- Museum number
Painted wooden figure of a dancing Bes holding a tambourine, standing on a lotus.
- Production date
- 1300BC (c.)
Height: 28 centimetres
Weight: 0.122 kilograms
Width: 20.50 centimetres
Depth: 9 centimetres
- Curator's comments
See Anderson, Catalogue of Egyptian Antiquities III, Musical Instruments, 3, fig. 2;
G. Pinch, Magic in Ancient Egypt (London 1994), fig.43;
N. Strudwick, Masterpieces of Ancient Egypt, London 2006, pp. 190-1.
D. Antoine and M. Vandenbeusch, Egyptian mummies. Exploring ancient lives, Sydney 2016, p. 122.
Strudwick N 2006
The deity Bes is first known in the Middle Kingdom, and first appears in wall scenes in the New Kingdom. By this time he had acquired the form by which he is best known, that of a rather grotesque bandy-legged dwarf with a lion's mane and protruding tongue.
This example is one of the most elaborate statuettes of the god known. Bes dances with one leg on a lotus flower support, and the other leg raised behind him, with arms spread apart and a small round tambourine in his left hand. On his head is what is probably an ostrich-feather crown. His body is black, with cream spots, and he wears an elaborate painted necklace. The original function of this figure is uncertain, but it could perhaps have been a decorative element on a large harp.
Bes had many functions. He did not have a national cult centre, but he often appears in the same contexts as Hathor, so images of him can be found in major temples such as those at Dendera and Philae. He was above all a god of popular religion, worshipped at home; one of his main responsibilities was ensuring fertility, and protecting mother and child during childbirth. This statue may be associated with this function, or perhaps with Hathoric or solar rites. Music - and the tambourine in particular - was associated with childbirth in the New Kingdom: there is a painting of Bes figures playing tambourines in the sleeping room of a house in the workmen's village at Deir el-Medina. In temples of the Ptolemaic and Roman Periods, Bes, playing a tambourine or dancing, is sometimes associated with a ritual to welcome back and appease the goddess Hathor, but he can also be found dancing and playing for the sunrise, perhaps evoking the traditional image of baboons welcoming the sun's return.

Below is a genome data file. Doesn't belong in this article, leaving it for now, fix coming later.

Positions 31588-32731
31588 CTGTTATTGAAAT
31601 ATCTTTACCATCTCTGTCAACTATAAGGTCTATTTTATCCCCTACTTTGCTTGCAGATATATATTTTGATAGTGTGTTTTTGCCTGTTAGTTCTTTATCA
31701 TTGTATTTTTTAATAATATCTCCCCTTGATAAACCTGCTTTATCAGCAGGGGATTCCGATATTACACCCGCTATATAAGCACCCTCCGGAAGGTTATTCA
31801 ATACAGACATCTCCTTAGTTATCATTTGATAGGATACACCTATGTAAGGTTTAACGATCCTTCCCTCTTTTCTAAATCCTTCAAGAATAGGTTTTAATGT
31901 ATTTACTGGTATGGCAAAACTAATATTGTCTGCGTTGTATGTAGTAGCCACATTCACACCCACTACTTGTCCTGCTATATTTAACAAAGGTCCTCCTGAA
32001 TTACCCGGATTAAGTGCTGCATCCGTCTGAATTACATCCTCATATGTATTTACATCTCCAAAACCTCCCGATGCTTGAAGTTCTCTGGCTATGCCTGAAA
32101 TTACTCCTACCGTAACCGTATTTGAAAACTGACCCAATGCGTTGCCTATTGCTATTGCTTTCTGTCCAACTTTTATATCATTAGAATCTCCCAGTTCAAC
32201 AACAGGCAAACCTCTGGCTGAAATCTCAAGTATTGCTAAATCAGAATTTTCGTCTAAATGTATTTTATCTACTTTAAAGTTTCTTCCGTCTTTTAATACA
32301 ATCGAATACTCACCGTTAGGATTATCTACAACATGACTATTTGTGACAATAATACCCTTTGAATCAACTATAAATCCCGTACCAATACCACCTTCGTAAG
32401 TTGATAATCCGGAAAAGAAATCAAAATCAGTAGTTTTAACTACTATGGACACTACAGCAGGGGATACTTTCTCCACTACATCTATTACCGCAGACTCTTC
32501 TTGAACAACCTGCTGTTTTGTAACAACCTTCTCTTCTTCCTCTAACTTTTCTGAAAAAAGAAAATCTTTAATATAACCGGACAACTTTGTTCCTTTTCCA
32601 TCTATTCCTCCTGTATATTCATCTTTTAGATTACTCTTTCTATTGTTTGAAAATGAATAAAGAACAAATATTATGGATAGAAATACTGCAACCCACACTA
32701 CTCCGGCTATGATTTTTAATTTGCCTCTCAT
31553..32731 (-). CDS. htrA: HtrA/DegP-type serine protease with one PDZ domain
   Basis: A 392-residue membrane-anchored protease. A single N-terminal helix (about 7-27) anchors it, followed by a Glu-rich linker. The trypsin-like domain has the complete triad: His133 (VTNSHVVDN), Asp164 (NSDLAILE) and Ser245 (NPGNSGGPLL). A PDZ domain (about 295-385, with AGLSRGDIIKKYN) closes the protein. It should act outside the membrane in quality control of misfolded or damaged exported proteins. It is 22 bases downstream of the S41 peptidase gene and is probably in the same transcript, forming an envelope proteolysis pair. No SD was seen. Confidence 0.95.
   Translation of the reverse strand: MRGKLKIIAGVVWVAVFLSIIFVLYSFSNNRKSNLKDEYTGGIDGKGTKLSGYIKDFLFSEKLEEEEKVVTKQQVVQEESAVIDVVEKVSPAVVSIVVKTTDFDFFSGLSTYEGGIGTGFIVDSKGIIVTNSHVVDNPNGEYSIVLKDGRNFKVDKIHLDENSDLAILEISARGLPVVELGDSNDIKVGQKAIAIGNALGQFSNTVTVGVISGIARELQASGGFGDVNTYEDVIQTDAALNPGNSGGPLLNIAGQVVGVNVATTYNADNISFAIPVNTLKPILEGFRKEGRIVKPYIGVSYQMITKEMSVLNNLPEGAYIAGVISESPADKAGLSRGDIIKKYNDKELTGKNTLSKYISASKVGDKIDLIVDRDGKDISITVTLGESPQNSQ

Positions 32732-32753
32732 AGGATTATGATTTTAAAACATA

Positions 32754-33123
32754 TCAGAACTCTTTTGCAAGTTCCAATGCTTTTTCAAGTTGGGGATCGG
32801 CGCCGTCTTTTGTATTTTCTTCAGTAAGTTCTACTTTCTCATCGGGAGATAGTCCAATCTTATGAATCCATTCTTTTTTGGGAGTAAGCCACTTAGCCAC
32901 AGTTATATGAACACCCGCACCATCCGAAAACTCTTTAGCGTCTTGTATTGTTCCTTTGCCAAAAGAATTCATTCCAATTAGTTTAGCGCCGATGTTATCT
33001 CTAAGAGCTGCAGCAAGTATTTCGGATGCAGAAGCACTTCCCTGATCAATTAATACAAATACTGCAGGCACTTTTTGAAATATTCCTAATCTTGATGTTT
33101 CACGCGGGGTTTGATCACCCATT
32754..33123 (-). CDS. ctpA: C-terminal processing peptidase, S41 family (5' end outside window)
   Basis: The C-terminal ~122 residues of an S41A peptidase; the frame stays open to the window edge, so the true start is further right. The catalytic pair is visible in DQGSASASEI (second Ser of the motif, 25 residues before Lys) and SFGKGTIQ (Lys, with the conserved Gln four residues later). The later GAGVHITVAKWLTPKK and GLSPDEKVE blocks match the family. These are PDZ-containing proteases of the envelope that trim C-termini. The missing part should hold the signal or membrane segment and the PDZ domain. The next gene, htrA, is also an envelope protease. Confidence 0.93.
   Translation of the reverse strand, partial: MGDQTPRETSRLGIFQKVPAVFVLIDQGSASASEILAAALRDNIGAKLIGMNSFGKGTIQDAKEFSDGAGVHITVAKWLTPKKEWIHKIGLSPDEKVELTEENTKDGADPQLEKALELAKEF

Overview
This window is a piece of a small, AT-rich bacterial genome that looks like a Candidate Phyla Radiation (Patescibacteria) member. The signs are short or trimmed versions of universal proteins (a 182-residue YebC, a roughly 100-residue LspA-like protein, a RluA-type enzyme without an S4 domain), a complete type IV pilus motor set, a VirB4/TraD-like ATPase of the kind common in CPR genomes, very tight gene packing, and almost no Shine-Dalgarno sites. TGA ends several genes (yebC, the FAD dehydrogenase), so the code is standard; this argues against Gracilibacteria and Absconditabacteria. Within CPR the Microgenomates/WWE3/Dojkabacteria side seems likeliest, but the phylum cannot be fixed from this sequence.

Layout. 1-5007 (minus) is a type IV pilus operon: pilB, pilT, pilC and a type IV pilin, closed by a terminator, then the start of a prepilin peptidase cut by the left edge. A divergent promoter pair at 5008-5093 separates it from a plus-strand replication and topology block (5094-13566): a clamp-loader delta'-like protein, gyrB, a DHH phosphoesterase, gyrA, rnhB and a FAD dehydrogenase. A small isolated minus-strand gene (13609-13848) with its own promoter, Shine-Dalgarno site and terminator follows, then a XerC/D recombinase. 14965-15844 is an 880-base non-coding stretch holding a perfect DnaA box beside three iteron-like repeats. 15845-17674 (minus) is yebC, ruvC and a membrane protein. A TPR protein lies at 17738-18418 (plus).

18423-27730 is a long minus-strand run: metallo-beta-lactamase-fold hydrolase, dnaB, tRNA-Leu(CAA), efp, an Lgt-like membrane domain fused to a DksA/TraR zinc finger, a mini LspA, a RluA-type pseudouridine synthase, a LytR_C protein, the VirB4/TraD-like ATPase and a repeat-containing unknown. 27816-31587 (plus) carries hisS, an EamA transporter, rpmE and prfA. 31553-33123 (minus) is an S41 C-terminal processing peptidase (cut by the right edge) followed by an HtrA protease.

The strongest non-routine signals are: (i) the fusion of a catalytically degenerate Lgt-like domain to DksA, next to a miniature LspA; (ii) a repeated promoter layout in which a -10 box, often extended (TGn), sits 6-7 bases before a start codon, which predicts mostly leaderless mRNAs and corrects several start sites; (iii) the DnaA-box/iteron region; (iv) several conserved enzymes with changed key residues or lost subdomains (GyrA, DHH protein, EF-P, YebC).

As with so many symbols in Egypt, this image of Bes may have multiple layers of meaning. One which links them all together is the concept of new life and (re)birth, an essential part of the Egyptian concept of the cycle of life. An elaborate image like this might have been placed, perhaps attached to an instrument, in an elite New Kingdom burial to help ensure the continued existence and rebirth of the deceased in the next world.
- Not on display
- Exhibition history
2016-2017 10 Oct-30 Apr, Sydney, Powerhouse Museum, Ancient Lives
2017 16 Jun-18 Oct, Hong Kong Science Museum, Ancient Lives
2017-2018 14 Nov-20 Feb, Taiwan, National Palace Museum, Ancient Lives
2018 16 Mar-22 Jul, Brisbane, Queensland Museum of Art, Ancient Lives
2019-2020 14 Sept- 28 Jun, Montreal, Museum of Fine Arts, Ancient Lives EXTENDED DUE TO COVID19
2020-2021, 19 Sept - 21 Mar, Toronto, Royal Ontario Museum, Ancient Lives
- Good, but not considered stable enough for travelling on Eternal Egypt show.
- Acquisition date
- Egypt and Sudan
- BM/Big number
- Registration number